Johnson & Johnson on Tuesday reported fourth quarter earnings and sales that exceeded Wall Street expectations. The company also said it would “soon” release important details about its coronavirus vaccine.
According to Refinitiv’s average estimates, J&J has fared compared to Wall Street expectations as follows:
- Adjusted earnings per share: $ 1.86 per share versus $ 1.82 expected.
- Revenue: $ 22.48 billion versus $ 21.67 billion expected.
“I am incredibly proud of our Johnson & Johnson teams around the world who are committed to meeting stakeholder needs,” said CEO Alex Gorsky in a press release. “We are continuing to develop our COVID-19 vaccine candidate and look forward to publishing details from our Phase 3 study soon.”
J & J’s share price remained essentially unchanged in premarket trading after the report.
J & J’s pharmaceutical business, which is working on a coronavirus vaccine, had sales of $ 12.26 billion. This corresponds to an increase of 16% over the previous year as the demand for prescription drugs increased. The company’s consumer unit, which makes products like Listerine, had sales of $ 3.6 billion, up 1.4% year over year. The medical device unit generated $ 6.58 billion, down 0.7%.
The company forecast adjusted earnings of $ 9.40 to $ 9.60 per share and revenue of between $ 90.5 and $ 91.7 billion in 2021.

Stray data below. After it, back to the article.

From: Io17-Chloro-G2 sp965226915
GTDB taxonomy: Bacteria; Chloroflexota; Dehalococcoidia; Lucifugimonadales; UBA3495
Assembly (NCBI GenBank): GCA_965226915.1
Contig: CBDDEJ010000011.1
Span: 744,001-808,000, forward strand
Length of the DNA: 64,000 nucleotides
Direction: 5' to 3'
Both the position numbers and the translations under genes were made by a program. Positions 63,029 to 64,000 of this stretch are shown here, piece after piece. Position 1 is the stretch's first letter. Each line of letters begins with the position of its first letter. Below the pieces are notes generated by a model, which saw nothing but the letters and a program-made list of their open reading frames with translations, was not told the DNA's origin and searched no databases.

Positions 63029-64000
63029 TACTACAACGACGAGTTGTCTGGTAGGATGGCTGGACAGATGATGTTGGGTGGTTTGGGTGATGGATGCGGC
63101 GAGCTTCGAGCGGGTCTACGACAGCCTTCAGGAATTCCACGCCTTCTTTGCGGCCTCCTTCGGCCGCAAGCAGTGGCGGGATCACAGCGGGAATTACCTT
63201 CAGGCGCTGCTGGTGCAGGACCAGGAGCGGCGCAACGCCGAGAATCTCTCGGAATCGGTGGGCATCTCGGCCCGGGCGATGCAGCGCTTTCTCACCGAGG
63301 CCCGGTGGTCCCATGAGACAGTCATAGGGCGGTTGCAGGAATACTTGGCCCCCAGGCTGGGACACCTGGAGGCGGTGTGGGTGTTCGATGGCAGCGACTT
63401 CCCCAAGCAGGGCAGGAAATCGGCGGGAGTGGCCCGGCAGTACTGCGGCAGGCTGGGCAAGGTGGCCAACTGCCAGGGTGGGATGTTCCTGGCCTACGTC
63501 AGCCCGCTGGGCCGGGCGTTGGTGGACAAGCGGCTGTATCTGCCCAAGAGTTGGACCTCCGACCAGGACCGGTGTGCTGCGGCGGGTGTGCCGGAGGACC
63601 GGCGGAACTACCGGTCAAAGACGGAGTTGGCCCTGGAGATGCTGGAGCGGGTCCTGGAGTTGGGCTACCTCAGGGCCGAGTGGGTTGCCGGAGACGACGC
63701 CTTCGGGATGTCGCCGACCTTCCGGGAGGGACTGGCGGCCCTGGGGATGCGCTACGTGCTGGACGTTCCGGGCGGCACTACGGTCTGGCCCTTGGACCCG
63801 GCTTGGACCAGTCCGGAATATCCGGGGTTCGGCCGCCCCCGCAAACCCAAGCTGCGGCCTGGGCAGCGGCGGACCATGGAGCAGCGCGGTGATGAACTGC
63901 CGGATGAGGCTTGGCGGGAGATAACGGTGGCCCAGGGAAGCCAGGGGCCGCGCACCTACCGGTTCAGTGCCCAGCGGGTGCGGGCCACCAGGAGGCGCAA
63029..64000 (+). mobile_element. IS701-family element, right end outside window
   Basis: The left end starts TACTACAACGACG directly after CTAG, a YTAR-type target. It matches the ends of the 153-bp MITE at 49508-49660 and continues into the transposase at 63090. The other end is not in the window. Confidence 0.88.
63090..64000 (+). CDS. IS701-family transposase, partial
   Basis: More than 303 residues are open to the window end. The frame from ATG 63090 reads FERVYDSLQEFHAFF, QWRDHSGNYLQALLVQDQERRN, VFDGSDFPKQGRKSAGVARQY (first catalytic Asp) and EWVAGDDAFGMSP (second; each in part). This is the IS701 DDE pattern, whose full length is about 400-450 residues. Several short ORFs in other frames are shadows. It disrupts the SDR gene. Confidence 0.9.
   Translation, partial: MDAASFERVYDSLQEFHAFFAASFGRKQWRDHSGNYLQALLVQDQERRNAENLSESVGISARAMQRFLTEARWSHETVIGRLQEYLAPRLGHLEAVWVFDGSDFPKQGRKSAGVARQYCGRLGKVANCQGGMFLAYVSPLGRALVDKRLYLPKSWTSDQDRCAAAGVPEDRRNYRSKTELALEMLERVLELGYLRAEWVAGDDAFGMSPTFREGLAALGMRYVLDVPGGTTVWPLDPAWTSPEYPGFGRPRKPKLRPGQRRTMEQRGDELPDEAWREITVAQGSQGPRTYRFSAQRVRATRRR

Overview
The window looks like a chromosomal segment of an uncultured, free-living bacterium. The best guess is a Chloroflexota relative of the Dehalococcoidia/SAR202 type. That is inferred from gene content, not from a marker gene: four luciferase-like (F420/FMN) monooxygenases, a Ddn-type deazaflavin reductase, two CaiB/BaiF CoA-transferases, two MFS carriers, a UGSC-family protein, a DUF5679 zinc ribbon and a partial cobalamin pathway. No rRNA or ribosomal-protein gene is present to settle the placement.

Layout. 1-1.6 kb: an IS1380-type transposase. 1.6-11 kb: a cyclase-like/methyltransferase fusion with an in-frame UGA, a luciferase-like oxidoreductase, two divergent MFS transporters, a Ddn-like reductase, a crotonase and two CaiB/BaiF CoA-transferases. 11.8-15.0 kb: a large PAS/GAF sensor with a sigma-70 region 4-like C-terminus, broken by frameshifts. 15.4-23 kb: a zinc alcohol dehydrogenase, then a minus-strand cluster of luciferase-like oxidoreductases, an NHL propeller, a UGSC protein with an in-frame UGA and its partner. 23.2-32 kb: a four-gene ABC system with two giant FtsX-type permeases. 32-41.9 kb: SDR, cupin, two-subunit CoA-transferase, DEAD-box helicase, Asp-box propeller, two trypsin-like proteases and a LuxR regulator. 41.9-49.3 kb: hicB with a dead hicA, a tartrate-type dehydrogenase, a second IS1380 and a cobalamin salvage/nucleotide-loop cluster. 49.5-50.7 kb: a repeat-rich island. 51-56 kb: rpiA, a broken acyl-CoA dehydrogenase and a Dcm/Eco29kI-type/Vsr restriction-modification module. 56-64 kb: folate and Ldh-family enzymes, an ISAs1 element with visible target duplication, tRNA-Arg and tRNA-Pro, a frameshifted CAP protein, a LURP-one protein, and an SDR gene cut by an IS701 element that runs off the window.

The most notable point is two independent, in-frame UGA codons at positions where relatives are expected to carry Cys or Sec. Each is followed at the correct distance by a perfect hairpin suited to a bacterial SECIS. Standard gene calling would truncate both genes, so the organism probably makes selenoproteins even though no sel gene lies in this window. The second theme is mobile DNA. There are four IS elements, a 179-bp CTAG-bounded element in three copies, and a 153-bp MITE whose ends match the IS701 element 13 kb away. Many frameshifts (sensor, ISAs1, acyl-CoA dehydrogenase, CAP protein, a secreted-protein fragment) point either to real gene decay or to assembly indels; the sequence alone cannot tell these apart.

J&J is expected to release data from its Phase 3 study testing the Covid-19 vaccine this week.
US officials and Wall Street analysts are eagerly awaiting J & J’s nationwide approval of the vaccine, which could come as early as next month. Unlike the vaccines approved by Pfizer and Moderna, which require two doses three to four weeks apart, J&J only requires one dose. This means that patients don’t have to return for another dose, which simplifies logistics for healthcare providers.
Joseph Wolk, J & J’s chief financial officer, told CNBC Tuesday that the company expects the data from the Phase 3 study to be “robust.” He said it was possible that there were differences in results for people tested in places like South Africa, where there is a new, highly contagious strain of the virus.
Moderna said Monday it was working on a booster shot to protect against the strain seen in South Africa after it was found the current vaccine appeared to be less effective.
“It will be very comprehensive when it comes to specific ethnicities [such as] Blacks, Hispanics, and the elderly, “Wolk said on” Squawk Box. ” Because it is so diverse due to its geographical representation that it could provide many insights. ”